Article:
Orfield Design & Construction, in Minnetonka, Minn., accepts credit cards simply to give its clients another payment option, according to co-owner Laura Orfield-Skrivseth. “I don’t think any remodeler wants to finance their clients’ projects,” she says. “So if they can pay us by credit card, then they are making payment plans with their credit card company, and not us!”
Graham Tamplin, owner of Energy Miser, in the greater St. Louis area, started accepting credit cards at the same time that he upgraded the company’s cell phones to smartphones. “We take credit card info from the homeowner and input via the smartphone app,” he explains. “The customer is sent a copy of the transaction by e-mail. The transaction is funded overnight and the fees are less than they were before.” He added that his company is a small ($500,000+) remodeling and energy audit business. “This was absolutely a smart move for us,” he says.
Instead of switching phones, Ethan Home Repair & Remodeling, in Seattle, made the move to plastic when the company switched banks, according to owner Milt Rye. “We got all our setup and equipment fees waived so it didn’t cost much to get started,” he says. “The system has a virtual terminal so I can key in deposits and payments from my smartphone right in front of customers.”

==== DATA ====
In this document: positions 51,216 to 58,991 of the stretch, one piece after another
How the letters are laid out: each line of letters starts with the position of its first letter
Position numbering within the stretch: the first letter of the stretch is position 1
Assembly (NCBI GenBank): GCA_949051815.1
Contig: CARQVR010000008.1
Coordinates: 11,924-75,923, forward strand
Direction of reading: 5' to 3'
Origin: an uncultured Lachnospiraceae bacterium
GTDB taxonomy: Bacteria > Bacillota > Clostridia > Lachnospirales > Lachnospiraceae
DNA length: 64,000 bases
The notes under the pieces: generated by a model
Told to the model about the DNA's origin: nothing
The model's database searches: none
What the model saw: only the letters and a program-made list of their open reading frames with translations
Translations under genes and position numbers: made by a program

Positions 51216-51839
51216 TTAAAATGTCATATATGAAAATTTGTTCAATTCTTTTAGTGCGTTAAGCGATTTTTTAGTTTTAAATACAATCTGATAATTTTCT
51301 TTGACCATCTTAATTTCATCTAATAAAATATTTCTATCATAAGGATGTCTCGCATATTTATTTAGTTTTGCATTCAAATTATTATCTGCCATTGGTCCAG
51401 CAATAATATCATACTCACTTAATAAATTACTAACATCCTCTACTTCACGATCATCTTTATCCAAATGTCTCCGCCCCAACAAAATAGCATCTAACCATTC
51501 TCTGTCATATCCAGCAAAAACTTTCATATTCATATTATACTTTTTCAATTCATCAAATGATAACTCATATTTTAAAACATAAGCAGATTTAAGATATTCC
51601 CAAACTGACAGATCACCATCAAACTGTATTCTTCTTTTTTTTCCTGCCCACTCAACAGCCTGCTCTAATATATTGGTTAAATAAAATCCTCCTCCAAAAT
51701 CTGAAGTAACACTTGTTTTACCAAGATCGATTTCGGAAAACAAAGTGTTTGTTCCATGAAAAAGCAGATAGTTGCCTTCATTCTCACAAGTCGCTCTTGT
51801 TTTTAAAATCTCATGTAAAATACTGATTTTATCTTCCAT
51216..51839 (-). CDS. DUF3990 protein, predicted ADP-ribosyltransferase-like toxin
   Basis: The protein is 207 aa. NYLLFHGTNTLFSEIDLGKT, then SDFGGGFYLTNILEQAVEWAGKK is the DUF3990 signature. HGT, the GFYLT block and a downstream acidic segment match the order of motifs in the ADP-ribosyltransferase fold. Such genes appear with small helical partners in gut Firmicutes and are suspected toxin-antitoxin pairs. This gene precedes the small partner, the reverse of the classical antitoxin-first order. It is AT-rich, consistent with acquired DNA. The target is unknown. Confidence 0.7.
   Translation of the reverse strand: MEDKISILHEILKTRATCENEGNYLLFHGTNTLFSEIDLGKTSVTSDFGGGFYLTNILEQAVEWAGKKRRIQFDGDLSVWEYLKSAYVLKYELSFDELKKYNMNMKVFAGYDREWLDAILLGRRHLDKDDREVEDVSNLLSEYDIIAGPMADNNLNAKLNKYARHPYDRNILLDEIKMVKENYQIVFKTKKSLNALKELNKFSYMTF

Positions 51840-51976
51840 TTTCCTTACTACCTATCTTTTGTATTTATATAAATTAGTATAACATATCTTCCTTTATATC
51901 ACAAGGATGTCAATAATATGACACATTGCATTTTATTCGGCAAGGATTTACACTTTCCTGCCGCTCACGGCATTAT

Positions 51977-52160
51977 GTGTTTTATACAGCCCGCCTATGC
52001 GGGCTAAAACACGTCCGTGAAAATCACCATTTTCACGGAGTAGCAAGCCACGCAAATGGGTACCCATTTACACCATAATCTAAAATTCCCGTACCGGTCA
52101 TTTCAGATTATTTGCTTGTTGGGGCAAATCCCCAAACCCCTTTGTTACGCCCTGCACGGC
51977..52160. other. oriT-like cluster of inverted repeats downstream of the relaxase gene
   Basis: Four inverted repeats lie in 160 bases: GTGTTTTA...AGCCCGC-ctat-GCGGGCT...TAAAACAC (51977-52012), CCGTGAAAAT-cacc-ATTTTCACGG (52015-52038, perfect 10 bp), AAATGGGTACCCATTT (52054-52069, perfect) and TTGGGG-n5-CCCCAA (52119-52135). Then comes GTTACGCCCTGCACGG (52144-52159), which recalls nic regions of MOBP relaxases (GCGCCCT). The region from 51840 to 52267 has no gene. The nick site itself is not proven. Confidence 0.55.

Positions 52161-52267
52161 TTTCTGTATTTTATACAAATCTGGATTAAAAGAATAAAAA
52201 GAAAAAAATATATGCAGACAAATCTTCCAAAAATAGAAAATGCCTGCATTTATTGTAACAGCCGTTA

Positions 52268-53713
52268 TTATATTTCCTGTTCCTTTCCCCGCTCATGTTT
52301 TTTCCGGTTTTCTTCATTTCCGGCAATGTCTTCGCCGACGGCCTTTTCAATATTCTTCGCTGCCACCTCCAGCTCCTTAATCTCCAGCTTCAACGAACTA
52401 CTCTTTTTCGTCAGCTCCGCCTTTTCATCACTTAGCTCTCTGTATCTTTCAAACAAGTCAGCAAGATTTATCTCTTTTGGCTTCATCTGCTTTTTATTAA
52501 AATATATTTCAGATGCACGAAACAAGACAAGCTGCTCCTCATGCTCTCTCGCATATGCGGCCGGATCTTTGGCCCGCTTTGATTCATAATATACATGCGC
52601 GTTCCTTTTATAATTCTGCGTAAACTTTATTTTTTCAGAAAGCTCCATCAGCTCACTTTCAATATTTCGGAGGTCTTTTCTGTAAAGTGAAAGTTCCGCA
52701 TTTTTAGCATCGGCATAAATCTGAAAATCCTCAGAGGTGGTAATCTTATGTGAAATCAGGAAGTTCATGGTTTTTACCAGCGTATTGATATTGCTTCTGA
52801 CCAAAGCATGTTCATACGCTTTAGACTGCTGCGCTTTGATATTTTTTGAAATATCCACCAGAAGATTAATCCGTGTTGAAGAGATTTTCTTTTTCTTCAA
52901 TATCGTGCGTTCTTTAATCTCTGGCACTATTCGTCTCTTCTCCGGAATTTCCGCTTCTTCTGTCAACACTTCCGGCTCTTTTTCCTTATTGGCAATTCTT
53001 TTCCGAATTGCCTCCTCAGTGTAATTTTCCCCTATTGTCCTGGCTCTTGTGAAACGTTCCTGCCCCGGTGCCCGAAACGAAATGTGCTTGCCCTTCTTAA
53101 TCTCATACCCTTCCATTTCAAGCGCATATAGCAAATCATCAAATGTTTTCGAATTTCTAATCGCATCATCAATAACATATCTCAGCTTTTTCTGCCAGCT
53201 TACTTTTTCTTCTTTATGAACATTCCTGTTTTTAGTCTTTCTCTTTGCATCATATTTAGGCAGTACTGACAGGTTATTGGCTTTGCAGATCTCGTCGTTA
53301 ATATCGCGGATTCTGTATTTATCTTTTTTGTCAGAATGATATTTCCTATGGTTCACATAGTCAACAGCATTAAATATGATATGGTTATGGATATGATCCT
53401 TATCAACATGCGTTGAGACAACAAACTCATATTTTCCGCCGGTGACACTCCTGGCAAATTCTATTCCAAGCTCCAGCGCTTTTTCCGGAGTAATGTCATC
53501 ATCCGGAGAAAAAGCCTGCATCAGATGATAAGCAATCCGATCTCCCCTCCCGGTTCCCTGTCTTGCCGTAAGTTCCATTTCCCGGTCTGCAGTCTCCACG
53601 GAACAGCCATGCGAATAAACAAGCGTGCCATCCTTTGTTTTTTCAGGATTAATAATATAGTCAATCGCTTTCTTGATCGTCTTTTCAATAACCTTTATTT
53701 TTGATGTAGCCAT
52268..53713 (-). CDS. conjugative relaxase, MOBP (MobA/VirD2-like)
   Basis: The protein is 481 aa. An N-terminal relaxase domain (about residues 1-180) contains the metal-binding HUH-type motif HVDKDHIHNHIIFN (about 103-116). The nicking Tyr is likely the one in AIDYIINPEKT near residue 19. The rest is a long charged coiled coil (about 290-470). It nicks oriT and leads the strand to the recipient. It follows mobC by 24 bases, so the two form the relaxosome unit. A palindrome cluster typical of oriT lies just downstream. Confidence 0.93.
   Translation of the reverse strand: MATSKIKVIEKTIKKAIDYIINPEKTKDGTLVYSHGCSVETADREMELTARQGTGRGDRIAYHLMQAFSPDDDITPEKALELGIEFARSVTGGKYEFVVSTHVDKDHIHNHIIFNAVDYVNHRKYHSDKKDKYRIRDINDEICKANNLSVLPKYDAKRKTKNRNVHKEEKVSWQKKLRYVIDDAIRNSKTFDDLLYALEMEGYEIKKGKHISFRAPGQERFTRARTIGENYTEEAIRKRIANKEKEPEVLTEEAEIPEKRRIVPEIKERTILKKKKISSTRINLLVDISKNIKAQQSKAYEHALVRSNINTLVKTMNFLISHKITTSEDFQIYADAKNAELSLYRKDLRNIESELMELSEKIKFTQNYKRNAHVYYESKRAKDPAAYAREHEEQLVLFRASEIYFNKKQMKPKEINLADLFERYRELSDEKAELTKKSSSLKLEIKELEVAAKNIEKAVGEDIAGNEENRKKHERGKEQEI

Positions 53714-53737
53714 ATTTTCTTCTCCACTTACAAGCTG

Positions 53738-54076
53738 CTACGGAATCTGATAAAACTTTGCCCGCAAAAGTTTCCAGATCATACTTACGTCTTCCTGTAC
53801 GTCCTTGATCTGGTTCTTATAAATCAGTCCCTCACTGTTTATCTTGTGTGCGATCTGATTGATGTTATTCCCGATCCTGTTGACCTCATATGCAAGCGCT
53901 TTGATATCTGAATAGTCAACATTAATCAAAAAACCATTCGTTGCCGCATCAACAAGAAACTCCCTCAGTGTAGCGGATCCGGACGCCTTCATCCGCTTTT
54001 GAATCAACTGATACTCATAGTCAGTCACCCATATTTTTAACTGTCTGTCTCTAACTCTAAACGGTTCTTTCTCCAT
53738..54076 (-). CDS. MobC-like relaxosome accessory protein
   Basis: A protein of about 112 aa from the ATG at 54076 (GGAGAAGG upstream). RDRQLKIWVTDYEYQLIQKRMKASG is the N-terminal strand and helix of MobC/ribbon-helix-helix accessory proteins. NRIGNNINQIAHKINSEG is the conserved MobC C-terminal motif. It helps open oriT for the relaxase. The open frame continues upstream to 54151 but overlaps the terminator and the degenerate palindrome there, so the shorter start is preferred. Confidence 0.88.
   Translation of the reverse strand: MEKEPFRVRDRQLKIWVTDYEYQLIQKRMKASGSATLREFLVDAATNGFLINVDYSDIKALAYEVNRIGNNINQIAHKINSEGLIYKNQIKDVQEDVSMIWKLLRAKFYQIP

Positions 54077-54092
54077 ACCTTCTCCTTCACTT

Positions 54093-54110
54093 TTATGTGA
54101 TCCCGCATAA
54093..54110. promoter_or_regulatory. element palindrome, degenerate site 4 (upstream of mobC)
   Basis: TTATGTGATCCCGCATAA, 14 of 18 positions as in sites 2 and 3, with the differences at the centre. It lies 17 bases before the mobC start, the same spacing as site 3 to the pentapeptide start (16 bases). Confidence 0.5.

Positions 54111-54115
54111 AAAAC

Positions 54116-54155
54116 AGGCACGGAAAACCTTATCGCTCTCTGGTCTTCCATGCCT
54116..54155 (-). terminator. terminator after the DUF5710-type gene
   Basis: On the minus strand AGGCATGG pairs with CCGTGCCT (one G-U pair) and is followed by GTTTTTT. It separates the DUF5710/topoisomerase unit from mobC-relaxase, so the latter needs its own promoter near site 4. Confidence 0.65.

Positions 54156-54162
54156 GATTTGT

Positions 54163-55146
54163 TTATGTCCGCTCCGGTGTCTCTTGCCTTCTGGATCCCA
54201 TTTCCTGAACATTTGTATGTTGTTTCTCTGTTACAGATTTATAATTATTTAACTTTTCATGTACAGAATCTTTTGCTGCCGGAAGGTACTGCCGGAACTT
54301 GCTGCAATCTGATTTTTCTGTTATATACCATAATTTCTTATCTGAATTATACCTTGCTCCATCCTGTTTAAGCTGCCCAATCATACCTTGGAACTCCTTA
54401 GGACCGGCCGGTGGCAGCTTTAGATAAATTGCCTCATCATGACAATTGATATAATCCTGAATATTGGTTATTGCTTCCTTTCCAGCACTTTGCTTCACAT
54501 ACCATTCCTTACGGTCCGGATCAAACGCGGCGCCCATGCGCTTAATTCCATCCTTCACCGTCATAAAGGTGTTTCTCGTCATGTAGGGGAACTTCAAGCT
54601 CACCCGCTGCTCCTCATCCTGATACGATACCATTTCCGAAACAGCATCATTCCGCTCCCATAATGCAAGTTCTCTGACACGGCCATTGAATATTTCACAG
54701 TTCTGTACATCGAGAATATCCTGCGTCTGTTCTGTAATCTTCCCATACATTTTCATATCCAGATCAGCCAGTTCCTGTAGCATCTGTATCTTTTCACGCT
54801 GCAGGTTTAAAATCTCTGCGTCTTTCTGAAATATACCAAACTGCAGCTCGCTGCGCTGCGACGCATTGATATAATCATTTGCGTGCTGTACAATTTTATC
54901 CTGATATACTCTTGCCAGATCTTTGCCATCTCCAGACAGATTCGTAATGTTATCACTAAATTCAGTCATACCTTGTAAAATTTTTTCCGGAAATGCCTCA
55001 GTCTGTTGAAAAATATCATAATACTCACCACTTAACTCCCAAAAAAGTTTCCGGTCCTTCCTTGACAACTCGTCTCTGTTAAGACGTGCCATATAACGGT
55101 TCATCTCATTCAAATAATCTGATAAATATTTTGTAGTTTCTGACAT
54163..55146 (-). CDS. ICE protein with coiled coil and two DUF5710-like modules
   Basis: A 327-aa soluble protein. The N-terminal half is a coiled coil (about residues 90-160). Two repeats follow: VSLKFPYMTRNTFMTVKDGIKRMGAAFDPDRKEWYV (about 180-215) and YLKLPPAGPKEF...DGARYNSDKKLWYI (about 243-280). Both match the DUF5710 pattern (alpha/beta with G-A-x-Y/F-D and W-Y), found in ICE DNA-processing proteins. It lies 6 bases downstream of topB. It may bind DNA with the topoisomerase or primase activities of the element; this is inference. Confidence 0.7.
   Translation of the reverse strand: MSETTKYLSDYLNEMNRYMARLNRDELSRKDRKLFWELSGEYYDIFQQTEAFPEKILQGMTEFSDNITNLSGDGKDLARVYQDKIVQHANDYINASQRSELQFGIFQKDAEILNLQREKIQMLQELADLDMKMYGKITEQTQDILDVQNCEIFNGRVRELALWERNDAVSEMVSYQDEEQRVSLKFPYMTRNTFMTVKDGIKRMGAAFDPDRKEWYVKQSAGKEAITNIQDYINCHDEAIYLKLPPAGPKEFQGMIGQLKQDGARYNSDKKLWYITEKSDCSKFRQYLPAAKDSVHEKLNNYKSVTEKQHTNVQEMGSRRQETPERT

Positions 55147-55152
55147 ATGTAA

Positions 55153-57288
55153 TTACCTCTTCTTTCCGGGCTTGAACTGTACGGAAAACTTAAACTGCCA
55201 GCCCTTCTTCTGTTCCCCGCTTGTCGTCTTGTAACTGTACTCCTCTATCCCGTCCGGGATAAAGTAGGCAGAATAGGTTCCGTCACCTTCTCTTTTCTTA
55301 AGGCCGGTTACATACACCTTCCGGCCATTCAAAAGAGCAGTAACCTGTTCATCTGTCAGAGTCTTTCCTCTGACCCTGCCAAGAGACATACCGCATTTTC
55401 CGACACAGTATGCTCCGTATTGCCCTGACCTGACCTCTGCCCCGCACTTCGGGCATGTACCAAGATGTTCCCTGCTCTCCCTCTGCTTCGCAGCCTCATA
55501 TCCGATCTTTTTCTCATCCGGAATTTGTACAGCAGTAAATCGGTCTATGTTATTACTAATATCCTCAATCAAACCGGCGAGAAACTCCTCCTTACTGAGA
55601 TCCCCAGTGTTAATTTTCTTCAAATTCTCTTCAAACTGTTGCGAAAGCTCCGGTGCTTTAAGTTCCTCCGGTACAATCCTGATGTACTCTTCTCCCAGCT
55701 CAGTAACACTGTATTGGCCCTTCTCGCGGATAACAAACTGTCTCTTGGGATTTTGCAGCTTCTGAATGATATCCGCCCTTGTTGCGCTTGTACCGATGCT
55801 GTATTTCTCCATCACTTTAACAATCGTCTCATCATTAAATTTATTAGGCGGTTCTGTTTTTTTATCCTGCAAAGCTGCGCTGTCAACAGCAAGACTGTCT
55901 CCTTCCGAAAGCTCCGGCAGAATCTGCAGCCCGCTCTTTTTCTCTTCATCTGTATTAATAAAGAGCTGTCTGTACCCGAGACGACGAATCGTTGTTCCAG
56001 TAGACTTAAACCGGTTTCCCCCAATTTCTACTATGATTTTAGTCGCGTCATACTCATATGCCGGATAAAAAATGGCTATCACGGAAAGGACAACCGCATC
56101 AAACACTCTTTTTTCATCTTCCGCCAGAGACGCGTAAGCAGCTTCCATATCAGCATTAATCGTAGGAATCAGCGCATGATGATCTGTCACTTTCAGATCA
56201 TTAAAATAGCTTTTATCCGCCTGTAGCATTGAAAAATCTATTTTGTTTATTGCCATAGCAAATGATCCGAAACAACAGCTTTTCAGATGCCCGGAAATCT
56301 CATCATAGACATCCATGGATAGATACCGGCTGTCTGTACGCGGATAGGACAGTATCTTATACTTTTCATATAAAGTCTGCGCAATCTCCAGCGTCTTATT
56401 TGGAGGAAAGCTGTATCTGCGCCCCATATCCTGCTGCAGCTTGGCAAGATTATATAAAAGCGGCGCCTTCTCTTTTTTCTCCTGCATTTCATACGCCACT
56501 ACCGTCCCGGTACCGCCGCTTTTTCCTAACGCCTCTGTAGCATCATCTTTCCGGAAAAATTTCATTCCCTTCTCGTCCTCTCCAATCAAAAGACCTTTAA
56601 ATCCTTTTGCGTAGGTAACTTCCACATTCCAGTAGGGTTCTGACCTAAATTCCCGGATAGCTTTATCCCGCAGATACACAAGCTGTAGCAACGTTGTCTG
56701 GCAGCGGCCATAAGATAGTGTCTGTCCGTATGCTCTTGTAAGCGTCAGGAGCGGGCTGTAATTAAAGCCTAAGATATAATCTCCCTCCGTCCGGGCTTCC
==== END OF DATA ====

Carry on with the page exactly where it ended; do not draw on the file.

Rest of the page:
According to Rye, the fees per transaction can be around 3% depending on the card the customer uses, but he factors that into his quotes on the front end. “I am happy to accept cards, as it has helped me land several recent projects that otherwise may have gone to less-expensive competitors,” he says.
Easy Does It
Los Angeles area construction company Thomas Towne Reavey started accepting credit cards after it created a new division geared strictly toward aging-in-place services, which are mostly smaller jobs with shorter schedules. “We pay between 3.5% and 4.0% for each transaction when all the fees are added up,” says company president Tom Reavey. “Clients can pay us by credit card but we need to add a 4% service fee to each invoice.”
Chuck Solomon, president of Remodel & Repair Solutions, in Raleigh-Durham, N.C., gives his customers the option to use credit cards but only via PayPal or Google Checkout. “I let the customer know that I add the 2.9% processing fee that I have to pay onto their bill for that convenience,” he says. “These are both very easy to set up and there is no monthly fee involved.”